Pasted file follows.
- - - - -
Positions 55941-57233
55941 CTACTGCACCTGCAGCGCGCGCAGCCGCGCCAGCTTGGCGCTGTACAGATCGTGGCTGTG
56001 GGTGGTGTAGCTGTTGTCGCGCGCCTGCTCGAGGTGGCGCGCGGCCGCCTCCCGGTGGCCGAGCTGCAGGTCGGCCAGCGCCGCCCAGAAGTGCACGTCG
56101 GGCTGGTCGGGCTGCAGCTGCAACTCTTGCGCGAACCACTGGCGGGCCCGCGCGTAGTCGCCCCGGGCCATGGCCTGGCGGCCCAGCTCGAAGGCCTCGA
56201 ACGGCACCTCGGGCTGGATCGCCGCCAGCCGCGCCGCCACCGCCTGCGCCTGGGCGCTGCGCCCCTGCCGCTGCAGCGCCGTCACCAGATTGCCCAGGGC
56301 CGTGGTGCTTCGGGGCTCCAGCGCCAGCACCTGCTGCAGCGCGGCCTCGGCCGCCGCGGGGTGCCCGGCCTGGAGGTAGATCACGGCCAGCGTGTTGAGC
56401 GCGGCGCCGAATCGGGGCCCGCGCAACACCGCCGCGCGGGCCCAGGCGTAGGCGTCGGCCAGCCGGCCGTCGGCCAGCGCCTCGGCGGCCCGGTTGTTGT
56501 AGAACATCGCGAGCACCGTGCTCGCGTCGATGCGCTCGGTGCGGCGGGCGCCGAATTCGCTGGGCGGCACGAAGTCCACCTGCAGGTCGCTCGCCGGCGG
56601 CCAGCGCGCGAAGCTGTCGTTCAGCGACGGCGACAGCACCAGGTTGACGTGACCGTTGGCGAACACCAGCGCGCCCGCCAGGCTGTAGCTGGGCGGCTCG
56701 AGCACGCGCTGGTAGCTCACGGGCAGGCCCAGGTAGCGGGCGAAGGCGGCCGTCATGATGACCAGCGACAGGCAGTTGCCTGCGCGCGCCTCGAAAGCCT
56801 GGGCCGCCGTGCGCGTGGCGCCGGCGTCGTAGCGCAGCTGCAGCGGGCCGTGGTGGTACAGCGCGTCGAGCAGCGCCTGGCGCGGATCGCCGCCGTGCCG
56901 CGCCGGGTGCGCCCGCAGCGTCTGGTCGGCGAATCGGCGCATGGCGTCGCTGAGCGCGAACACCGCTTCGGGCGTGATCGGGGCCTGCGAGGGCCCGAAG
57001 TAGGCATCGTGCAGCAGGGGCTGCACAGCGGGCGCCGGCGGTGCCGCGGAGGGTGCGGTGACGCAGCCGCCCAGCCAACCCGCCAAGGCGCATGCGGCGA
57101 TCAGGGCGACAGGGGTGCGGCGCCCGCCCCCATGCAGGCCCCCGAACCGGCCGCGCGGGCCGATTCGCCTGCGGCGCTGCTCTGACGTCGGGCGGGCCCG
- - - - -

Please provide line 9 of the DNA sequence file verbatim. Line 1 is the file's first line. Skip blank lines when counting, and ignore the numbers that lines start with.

56601 CCAGCGCGCGAAGCTGTCGTTCAGCGACGGCGACAGCACCAGGTTGACGTGACCGTTGGCGAACACCAGCGCGCCCGCCAGGCTGTAGCTGGGCGGCTCG